The following is a statement release made by Alderperson George Fero of Lebanon:
At last week’s committees meeting the council received an earful from a large contingent of residents of Lebanon. This was the largest group of residents who attended any meeting committee, or council, since I have been a member of this body. Their message was loud and clear, the city leaders really are not business, nor even resident, friendly and responsive. This is no news to me, but finally there was an upswell of public concern. We have individuals who will bend over backwards to help, but are thwarted by others who are intentionally or unintentionally holding the city back.
Businesses, and even residents, new to Lebanon looking for a place to open shop have no way to easily find out what they need to have and do to establish themselves here. The city website is terrible. Yes, payment can be made online, but key forms require downloading, completion by hand, then scanning, mailing or delivering in person. This should all be available online, we are almost a quarter of the way through the 21st century but the city is still pretty much operating in the mid twentieth century.
Lebanon cannot depend on new businesses and other commercial interests who just happen upon the city and start the process only to find out that there are a lot of hoops and hills to climb to start up. The residential population has either declined or remained constant in the 22 years since we moved here. When we moved here, all of the storefronts in the historic shopping district were full, but many were essentially a different iteration of the same business. I often heard, “shop local”, but we could only buy so many antiques, used items, home decorations, etc. There was no place where we could shop for all the necessities we needed. Now retail that model is in the past. Many, if not most individuals, now shop online. This is evident by observing the number of Amazon delivery trucks in town seven days a week. A lot of the blame about why we are in this state can be placed on missed opportunities by past city administrations who wanted Lebanon to stay a small, isolated community. Likely this was to prevent the city from having the crime and other problems of larger cities. However, in doing so past city administrations did just that, kept Lebanon as a small, isolated community. The result is that the city probably is on a long downward trend to extinction. A few missed opportunities include failing to annex along IL4 to 1-64, failing to annex south and west to Reider Rd. and 1-64, failing to market the fact that Lebanon was one of the very first cities to enable all forms of Illinois cannabis operations, a market that could have provided Lebanon with hundreds of thousands of dollars in new revenue at a relatively low cost to the city.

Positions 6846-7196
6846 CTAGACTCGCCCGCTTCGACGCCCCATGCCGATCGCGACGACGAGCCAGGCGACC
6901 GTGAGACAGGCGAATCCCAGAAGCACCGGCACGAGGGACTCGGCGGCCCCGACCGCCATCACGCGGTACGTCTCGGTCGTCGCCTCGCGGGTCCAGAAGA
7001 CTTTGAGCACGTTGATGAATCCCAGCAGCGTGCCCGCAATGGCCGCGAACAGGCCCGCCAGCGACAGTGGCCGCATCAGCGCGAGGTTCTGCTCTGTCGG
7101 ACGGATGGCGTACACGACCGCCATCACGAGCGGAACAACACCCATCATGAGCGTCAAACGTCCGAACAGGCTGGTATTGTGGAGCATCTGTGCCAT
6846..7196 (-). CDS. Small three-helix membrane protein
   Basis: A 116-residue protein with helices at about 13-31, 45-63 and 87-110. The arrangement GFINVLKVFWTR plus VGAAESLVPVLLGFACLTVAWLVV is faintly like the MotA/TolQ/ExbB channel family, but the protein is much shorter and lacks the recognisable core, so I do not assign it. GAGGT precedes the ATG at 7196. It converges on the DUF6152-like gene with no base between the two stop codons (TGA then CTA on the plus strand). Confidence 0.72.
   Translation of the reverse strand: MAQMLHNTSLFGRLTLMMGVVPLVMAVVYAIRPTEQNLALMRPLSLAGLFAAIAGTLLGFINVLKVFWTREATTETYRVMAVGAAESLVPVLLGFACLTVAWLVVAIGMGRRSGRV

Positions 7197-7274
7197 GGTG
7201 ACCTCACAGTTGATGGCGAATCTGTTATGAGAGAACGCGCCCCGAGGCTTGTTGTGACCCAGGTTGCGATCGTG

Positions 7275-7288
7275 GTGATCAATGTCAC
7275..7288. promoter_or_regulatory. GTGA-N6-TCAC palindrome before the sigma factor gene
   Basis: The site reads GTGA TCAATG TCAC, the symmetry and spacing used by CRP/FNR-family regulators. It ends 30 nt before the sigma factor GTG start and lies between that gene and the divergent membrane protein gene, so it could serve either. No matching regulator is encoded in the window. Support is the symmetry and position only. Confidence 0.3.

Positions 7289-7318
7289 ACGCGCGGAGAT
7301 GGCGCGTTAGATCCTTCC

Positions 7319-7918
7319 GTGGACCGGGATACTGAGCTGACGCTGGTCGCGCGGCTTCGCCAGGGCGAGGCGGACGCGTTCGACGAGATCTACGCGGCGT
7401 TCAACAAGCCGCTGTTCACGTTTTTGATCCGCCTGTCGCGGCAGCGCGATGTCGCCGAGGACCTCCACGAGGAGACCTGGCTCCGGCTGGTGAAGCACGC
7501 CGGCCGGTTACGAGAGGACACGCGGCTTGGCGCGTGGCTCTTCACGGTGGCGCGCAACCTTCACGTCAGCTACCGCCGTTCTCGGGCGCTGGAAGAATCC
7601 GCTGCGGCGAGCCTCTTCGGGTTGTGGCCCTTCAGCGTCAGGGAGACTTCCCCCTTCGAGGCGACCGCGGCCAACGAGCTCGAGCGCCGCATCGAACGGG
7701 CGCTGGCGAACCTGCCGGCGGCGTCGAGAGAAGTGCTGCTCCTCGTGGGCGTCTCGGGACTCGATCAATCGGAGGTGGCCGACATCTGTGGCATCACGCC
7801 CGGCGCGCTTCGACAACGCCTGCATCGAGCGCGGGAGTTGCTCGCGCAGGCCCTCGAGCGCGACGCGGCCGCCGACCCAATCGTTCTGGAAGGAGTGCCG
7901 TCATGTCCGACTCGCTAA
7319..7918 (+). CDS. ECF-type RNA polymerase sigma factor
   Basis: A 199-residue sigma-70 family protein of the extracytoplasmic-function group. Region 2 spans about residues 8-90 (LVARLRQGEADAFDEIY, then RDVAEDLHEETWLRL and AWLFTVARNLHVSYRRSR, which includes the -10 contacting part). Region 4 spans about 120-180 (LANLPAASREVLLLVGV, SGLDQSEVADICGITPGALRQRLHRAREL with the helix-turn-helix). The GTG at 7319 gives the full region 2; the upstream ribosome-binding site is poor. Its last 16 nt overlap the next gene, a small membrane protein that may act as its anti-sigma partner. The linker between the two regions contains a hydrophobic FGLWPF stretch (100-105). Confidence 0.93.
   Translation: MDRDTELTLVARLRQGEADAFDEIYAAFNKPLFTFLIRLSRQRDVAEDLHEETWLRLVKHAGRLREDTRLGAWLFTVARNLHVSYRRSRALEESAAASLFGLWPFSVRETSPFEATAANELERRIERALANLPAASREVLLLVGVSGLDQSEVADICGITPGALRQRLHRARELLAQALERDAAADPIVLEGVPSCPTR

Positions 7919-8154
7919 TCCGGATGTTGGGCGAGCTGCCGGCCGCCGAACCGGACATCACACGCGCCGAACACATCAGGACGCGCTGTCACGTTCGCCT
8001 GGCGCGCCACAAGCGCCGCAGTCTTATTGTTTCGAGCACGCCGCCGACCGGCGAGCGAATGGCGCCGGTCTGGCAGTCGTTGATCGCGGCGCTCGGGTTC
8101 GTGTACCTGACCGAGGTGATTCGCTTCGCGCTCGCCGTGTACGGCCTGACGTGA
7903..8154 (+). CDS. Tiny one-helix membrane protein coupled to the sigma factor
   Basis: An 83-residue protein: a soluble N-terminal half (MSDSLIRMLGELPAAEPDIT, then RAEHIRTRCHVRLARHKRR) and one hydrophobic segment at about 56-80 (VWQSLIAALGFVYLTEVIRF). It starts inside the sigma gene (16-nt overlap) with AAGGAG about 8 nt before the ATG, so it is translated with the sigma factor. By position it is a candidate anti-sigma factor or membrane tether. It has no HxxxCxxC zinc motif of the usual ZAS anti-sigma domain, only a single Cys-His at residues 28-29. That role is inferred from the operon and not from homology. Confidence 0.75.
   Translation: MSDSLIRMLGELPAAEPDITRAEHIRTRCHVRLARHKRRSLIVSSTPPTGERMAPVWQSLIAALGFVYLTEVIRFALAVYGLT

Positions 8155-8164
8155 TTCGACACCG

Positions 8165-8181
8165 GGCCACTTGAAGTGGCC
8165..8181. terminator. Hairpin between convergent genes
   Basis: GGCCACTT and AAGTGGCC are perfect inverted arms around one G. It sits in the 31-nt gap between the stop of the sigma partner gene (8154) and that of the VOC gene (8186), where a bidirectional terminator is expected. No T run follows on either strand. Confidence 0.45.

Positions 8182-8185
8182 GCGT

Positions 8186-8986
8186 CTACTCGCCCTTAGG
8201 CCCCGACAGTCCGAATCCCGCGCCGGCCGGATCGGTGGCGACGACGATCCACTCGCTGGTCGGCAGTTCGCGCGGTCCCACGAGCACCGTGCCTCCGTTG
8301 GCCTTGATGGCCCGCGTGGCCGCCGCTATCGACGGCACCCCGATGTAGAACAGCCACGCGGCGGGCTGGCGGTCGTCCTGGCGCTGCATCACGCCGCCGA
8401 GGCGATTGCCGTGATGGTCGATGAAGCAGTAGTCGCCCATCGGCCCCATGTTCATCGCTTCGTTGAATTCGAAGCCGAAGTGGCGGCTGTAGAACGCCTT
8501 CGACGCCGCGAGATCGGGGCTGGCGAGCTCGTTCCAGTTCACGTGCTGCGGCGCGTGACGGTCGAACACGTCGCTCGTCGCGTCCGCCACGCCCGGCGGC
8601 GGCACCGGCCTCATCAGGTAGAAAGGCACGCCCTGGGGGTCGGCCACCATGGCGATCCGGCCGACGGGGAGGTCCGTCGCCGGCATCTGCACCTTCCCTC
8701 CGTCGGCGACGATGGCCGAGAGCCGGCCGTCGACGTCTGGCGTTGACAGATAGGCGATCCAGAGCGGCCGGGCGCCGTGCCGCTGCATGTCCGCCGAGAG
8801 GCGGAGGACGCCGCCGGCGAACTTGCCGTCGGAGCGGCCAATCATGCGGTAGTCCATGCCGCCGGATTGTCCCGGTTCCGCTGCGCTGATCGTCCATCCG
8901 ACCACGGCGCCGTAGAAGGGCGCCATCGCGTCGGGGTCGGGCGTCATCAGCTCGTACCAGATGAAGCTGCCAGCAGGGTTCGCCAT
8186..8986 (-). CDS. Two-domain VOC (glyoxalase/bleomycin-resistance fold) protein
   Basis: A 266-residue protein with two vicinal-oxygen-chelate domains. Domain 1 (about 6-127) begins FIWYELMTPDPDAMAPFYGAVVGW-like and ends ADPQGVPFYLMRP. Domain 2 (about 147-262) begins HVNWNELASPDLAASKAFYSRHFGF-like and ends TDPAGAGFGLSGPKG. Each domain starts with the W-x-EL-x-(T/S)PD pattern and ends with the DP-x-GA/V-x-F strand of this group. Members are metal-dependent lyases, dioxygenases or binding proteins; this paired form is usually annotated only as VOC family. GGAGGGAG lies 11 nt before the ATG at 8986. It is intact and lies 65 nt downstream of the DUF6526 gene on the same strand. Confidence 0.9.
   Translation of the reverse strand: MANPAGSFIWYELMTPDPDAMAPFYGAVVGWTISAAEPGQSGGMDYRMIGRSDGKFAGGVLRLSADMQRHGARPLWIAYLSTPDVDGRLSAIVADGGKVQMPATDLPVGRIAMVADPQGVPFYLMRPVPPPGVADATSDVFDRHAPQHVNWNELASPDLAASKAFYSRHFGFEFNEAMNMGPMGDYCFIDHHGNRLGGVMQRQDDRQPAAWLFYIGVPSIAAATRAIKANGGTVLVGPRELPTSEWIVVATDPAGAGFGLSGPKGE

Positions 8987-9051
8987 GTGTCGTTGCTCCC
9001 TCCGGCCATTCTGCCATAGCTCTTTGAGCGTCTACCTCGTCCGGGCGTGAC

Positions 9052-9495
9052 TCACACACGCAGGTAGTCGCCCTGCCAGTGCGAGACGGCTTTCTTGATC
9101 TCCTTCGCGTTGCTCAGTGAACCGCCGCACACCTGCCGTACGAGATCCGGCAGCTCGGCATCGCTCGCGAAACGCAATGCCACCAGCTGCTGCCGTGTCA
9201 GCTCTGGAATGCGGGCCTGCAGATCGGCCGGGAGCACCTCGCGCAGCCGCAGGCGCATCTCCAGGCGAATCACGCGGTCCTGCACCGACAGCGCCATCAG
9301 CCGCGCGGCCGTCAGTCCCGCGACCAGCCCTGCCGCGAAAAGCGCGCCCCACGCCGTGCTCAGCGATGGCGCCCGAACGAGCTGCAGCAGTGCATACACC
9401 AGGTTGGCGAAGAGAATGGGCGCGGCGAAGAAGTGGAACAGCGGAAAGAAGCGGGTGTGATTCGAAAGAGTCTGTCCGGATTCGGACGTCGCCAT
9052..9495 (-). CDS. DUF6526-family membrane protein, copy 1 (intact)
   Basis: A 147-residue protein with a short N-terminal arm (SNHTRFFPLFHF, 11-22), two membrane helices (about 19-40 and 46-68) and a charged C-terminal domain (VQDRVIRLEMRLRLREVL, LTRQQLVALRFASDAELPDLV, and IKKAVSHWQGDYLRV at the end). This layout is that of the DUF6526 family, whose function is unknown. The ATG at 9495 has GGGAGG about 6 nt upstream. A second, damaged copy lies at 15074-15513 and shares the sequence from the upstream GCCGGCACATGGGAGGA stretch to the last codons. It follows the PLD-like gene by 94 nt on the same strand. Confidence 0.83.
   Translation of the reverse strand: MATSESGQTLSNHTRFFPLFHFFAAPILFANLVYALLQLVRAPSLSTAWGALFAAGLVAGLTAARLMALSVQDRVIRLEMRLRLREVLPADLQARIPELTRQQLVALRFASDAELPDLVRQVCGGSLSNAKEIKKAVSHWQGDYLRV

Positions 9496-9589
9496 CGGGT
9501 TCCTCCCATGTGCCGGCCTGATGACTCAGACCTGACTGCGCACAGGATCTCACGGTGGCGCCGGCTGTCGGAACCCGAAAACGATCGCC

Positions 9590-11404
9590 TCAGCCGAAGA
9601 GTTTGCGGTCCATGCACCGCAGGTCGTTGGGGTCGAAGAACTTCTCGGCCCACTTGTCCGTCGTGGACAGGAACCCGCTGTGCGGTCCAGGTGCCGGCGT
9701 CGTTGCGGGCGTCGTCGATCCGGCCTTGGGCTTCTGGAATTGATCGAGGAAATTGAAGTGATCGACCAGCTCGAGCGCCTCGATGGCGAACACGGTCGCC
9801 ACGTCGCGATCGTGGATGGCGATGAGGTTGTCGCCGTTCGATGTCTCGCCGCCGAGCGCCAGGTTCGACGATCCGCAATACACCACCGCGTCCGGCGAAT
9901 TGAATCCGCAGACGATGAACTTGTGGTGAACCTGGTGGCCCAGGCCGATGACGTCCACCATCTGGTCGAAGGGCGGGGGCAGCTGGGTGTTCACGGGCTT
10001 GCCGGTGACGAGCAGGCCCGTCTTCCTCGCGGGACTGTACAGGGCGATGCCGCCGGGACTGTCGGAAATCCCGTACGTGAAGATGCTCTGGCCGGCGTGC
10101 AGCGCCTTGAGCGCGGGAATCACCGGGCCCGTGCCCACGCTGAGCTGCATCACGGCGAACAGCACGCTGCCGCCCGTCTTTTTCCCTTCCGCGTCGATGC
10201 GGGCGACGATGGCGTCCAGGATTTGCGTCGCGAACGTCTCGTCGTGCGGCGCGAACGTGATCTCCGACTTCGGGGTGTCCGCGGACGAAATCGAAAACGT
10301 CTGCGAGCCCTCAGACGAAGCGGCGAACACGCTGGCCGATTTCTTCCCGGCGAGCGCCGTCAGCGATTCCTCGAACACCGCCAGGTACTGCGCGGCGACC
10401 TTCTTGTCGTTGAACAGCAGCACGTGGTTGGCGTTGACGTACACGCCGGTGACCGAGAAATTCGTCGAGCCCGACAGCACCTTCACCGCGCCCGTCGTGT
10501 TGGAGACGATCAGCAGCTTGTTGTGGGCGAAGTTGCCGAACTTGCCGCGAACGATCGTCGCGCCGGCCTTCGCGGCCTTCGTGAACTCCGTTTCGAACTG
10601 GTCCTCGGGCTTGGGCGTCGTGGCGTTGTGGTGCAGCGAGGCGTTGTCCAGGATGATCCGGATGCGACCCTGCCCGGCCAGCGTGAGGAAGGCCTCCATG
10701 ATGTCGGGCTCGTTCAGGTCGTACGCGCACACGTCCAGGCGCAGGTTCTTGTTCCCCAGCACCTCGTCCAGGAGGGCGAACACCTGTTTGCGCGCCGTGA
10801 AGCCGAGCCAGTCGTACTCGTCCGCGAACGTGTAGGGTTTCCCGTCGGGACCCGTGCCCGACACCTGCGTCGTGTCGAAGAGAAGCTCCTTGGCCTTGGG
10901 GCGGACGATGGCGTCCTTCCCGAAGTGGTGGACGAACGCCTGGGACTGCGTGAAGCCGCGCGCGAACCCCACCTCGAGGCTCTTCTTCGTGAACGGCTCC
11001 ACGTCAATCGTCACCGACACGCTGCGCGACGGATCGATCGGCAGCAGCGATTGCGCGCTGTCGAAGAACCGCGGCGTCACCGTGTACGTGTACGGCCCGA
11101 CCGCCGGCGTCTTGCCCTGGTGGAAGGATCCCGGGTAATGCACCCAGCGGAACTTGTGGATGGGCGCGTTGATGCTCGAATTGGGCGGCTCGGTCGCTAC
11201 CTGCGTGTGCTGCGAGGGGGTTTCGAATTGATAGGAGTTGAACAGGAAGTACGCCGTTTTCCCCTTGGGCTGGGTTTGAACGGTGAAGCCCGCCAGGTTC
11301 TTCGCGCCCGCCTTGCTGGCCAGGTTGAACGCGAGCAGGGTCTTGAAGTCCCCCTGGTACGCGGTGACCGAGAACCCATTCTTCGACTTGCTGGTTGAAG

While Lebanon is a good place to live, it is not a great place to live and raise a family. Many of the problems the local school district has with low enrollment are because there is little for youth to do in Lebanon and residential development was not pursued when there were incentives and funds available. For example, the initiative to build an indoor pool in a joint effort by McKendree and the YMCA did not appear to be enthusiastically embraced by the city administration and that effort subsequently failed. Lebanon must be more resident friendly and livable if it is to survive. There have been issues with the appearance of some properties and animals in the city. Some of this can be resolved with better enforcement of current ordinances, but we need that “someone” whose full time responsibility is to cite violators and follow up on a consistent basis to a quicker resolution.